The principles used in GS to model the effects of genetic markers could also be exploited for modeling the main effects of large numbers of ECs, and, in theory, one could also include in the model explicitly all possible contrasts between markers and ECs. However, such an approach would be extremely demanding because the number of contrasts to be considered (and consequently the number of effects to be estimated) grows proportionally to the product of the number of markers and the number of ECs, leading to important statistical and computational challenges.

In this article, we propose a class of random effects models where the main and interaction effects of markers and ECs are introduced using covariance structures that are functions of marker genotypes and ECs. The proposed approach represents an extension of the G-BLUP and can be interpreted as reaction norm model (e.g., Woltereck 1909; Gregorius and Namkoong 1986; Falconer and Mackay 1996; Calus et al. 2002; Calus and Veerkamp 2003; Su et al. 2006) where genetic and environmental gradients are described using a linear regression on genetic markers and on ECs. We evaluated the proposed methods using a data set from Arvalis, consisting of 139 wheat lines evaluated for grain yield in 340 year × location combinations. Genetic and ECs information consisted of 2,395 SNPs and 68 ECs. The prediction accuracy of the proposed models was assessed for two prediction problems: one (CV1) in which models are used to predict the performance of lines that have never been evaluated in field trials (newly developed lines) and a second design (CV2) in which all lines have at least one field evaluation available and the prediction problem was that of predicting performance across environments (i.e., in an incomplete field trial). Predictive correlations were in line with previous reports on grain yield but varied considerably depending on the prediction problem (CV1 or CV2) and the model used. Relative to a model that accounted only for the main effects of markers, environments and ECs, the introduction of interactions between these terms increased the predictive correlation by roughly 35 %, from 0.175 to 0.236 in CV1 and 17 % from 0.439 to 0.514 in CV2. Therefore, we concluded that sizable gains in prediction accuracy can be attained by combining molecular marker information with EC data.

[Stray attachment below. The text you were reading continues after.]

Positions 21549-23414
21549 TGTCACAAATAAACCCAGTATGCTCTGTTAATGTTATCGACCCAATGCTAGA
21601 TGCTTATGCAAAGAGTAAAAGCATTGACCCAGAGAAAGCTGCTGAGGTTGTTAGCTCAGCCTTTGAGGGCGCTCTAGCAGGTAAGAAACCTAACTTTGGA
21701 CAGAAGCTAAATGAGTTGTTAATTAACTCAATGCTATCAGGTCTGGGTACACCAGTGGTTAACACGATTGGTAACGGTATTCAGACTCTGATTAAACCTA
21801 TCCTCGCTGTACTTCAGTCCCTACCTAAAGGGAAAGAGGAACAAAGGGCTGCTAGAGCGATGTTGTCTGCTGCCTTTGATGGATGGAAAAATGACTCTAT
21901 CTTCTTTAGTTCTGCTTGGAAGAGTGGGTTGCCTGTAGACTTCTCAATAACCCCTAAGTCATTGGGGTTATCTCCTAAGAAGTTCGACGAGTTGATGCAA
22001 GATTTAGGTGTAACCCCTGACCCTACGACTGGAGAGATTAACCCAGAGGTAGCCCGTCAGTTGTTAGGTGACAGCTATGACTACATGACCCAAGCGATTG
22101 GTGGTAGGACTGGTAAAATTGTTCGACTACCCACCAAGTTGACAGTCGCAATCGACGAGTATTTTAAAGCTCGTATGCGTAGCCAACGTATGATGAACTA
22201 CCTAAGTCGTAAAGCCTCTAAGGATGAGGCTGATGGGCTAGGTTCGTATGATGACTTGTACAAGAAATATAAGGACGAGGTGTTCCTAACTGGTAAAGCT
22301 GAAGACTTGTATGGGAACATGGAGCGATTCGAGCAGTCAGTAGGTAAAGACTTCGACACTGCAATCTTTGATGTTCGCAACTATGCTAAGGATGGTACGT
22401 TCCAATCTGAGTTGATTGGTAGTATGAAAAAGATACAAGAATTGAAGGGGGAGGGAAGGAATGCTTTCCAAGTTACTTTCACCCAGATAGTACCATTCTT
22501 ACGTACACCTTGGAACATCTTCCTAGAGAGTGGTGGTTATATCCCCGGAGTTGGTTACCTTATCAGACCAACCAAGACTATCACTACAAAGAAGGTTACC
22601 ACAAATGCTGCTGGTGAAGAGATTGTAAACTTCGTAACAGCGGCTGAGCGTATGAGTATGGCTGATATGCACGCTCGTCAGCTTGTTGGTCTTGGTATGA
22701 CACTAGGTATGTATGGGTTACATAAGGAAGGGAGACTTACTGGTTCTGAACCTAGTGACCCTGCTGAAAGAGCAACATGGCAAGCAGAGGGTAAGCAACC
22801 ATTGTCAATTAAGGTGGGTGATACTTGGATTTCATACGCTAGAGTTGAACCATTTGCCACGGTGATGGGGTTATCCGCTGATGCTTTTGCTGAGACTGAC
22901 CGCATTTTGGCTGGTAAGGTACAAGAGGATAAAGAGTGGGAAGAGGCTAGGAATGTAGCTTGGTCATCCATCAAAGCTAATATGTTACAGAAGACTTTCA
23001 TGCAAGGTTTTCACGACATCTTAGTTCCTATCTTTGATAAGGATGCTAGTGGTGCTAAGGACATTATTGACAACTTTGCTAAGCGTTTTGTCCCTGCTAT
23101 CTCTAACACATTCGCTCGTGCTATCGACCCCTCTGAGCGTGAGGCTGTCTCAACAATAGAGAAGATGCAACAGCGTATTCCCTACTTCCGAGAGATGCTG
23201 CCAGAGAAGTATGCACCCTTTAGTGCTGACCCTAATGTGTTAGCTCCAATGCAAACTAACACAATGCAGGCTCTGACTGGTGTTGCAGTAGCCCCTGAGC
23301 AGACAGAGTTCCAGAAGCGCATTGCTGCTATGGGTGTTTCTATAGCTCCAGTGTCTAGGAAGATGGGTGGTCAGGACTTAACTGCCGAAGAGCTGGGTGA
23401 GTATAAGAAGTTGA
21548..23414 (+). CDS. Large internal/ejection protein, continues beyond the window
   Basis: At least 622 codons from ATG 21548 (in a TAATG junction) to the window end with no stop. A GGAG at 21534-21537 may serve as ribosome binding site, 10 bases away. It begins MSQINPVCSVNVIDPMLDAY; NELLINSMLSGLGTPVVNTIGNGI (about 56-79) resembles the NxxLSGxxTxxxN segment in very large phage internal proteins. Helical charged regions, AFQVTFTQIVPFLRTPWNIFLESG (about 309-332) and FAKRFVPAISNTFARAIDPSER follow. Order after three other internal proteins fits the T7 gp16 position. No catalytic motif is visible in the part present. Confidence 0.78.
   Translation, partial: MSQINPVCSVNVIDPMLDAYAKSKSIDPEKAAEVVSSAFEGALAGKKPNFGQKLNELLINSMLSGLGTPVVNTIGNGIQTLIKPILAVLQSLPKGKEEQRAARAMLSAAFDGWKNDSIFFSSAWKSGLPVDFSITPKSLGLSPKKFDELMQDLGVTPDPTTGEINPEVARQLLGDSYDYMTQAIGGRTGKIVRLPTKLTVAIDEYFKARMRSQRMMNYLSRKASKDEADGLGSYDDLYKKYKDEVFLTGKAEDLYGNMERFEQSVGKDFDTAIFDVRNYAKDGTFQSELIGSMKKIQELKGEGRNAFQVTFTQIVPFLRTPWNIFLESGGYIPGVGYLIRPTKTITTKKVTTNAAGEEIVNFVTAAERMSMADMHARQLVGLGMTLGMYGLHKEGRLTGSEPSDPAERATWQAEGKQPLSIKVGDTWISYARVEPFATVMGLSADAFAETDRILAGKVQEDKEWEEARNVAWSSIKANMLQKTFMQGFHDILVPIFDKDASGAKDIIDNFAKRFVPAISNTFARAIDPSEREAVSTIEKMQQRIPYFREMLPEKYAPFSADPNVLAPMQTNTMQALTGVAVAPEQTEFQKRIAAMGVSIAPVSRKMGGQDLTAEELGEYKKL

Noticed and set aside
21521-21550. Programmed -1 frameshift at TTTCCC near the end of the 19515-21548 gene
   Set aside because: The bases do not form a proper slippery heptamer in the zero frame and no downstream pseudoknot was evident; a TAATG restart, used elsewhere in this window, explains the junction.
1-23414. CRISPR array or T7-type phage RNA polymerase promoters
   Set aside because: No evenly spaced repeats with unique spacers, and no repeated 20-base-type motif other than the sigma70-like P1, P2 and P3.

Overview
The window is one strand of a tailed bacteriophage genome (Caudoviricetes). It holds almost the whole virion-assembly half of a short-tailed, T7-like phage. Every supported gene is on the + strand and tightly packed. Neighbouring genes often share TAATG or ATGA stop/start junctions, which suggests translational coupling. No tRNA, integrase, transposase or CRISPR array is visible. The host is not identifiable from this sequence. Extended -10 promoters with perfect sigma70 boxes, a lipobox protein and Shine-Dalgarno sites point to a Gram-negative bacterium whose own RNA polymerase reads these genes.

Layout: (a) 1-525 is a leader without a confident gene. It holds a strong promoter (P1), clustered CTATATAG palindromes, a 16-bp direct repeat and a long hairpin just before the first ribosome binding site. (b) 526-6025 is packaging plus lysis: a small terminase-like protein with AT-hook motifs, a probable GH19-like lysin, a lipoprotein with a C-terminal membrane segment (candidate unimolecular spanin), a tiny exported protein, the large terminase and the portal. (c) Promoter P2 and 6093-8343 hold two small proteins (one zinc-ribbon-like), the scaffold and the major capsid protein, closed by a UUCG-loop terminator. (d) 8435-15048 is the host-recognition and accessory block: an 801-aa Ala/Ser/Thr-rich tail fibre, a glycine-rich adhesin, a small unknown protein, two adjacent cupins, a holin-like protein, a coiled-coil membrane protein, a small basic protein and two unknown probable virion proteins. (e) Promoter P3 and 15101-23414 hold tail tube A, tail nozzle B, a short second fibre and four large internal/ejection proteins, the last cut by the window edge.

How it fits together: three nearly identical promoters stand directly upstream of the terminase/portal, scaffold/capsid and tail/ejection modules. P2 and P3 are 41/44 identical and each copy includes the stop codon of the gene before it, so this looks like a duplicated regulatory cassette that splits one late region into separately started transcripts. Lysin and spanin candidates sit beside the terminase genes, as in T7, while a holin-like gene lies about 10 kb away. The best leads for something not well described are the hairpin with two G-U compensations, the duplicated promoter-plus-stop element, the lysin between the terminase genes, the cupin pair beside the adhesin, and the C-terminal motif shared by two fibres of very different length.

Materials and methods

Experimental data set

Data were provided by Arvalis and consisted of a total of 7,876 field records of grain yield collected on 139 commercial lines tested in eight different years (from 2003–10) and 134 locations within northern France, yielding a total of 340 location × year combinations. No further information about the experimental design was available. All trials received fungicide and seed treatments, all locations had a meteorological station within a distance of less than 10 km, and soil characteristics at each location were analyzed. The lines were screened for grain yield (15 % moisture content) and yield components in plots harvested at maturity. Care was taken for the data to have connections across locations and years, with 55, 20, 11, 3, 2 lines being evaluated in at least 50, 100, 150, 200 and 330 location × year combinations.